Tankless gas water heaters have models that can be installed outside. Even tankless electric water heaters can be installed outside with shelter.
How much would it cost to install a 50-gallon water heater?
A new 40- to 50-gallon water heater can cost anywhere from $330 to $2,000 for the unit.
In addition, the installation labor can cost $200 to $1,000. The installation can take two to six hours to complete for most tank-type units. The installation cost for gas water heaters is normally $100 to $700 more than the electric water heater installation cost.
Annual operating costs for tank-type units are $225 to $580, while tankless units have an operating cost of $150 to $535.
Can a water heater be enclosed?
Water heaters are often installed in the basement. However, if the basement is repurposed, the water heater can be left in plain view and diminish the room's appearance.
The water heater can be enclosed with walls and turn the enclosed area into a utility closet. So, would a wall four inches away from the water heater be sufficient?
Concrete Network explains that the enclosed space of water heaters should remain accessible without removing any permanent construction. This is to ensure that the water heater can be easily inspected, serviced, repaired, and replaced.
If you have a gas water heater, the enclosure should have access to a sufficient amount of fresh air for the fuel to burn efficiently.
In addition to having adequate space, you’d need to install a double door on one of the walls. Double doors ensure that you have enough room to remove the old water heater out of the enclosure and bring in a new one.
Which water heater is best for your home?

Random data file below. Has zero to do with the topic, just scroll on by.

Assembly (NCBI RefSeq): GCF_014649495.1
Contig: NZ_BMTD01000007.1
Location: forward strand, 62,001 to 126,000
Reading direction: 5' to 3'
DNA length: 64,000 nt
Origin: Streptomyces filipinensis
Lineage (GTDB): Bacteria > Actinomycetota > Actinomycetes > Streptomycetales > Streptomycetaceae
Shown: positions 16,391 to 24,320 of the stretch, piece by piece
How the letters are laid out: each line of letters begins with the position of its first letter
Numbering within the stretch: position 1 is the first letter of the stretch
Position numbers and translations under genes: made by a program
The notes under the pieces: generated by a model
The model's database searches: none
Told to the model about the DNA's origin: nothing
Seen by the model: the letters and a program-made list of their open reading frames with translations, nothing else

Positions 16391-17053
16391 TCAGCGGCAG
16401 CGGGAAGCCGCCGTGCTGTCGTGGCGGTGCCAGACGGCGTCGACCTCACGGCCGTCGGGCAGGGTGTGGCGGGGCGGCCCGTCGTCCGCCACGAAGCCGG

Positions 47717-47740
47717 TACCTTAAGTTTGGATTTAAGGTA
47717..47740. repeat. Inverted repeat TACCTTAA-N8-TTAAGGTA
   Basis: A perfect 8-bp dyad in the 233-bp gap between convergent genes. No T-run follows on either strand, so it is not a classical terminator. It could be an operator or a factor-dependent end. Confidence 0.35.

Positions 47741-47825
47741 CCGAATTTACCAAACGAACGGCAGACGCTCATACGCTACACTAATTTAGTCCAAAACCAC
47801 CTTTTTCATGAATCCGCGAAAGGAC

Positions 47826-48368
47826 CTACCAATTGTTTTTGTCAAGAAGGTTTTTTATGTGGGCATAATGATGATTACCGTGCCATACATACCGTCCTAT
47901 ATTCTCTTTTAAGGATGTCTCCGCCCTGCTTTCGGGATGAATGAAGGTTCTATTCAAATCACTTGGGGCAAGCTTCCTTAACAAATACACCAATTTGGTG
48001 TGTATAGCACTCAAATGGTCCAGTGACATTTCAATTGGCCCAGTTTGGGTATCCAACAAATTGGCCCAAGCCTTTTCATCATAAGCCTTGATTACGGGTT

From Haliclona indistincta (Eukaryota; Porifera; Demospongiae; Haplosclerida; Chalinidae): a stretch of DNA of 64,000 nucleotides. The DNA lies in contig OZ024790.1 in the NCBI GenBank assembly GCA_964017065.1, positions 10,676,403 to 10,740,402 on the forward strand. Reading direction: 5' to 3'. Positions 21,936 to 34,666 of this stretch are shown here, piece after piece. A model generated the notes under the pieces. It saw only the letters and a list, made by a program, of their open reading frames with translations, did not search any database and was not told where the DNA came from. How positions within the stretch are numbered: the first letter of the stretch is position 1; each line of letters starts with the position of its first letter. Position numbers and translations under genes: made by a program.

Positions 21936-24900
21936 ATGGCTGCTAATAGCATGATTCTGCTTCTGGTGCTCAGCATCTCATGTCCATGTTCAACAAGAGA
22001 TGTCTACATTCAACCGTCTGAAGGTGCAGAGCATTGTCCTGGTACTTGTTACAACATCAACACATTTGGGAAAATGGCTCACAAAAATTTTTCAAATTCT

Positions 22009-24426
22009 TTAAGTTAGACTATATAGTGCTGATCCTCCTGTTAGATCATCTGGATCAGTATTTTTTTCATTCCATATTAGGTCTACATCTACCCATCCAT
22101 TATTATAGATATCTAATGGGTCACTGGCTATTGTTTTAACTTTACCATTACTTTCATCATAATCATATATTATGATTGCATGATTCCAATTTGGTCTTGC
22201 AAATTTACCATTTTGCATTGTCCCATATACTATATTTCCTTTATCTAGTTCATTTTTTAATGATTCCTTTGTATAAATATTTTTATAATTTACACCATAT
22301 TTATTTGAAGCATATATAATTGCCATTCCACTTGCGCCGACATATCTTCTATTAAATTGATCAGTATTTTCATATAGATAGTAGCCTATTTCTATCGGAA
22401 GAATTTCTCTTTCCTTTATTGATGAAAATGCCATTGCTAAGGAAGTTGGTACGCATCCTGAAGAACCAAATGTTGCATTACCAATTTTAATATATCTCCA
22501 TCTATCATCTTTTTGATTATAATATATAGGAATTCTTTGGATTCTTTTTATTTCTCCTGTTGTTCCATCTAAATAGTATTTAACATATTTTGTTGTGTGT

Water heaters can easily become a costly investment if you chose the wrong type for your home. Consider the cost, efficiency, and longevity of the unit.
According to Energy Saver, the US Department of Energy’s consumer resource on saving energy, a properly sized water heater will meet the hot water needs of your household and operate more efficiently. Thus, it is important to know the correct water heater size for your home before purchasing one.
Advantages and disadvantages of Different types of water heaters
Tank Water Heaters
Tank-type water heaters have been a common appliance in US homes for many years. These can be powered by electricity, gas, fuel oil, or propane.
The main advantages are its low price and that it stores hot water that can be used anytime. Regardless of the power source, a common disadvantage of tank types is inefficiency.
Other disadvantages include the risk of causing fire and carbon monoxide poisoning. Additionally, they are large and bulky. They can easily run out of water, and they have short lifespans of typically 10 years.
Tankless or On-demand Water Heaters
Tankless water heaters have several advantages, like being energy efficient. Thus, it is cheaper to use month after month. They are also compact and don't consume too much space.
Check out the Bosch Tronic 3000T electric water heater if you’re looking for a tank-type water heater that doesn’t need a lot of space. Check it out on Amazon.
You might hear a tankless water heater also called an on-demand heater because it heats the water as you use it. Thus, it can supply you with endless hot water daily. These also have longer lifespans, on average of 20 years.
The disadvantage of a tankless water heater is that it is more expensive to purchase and install. The installation cost can compound if you need to replace a tank-type system with a tankless system. In the long run, however, the initial investment can easily be recovered by the lower monthly cost.
If you're wondering how often a tankless water heater runs, we have an article here that answers that question.
A permit is required to replace an old water heater. This permit ensures that a professional will inspect the installation to identify potential issues. Addressing these potential issues early can save you money.
If you’re still deciding whether to go for a tankless water heater or a traditional tank-type water heater, consider the advantages and disadvantages of both. Some of the advantages are immediate, while some are long-term. Compare the disadvantages before deciding which heater type are you willing to live with for the next decade or so.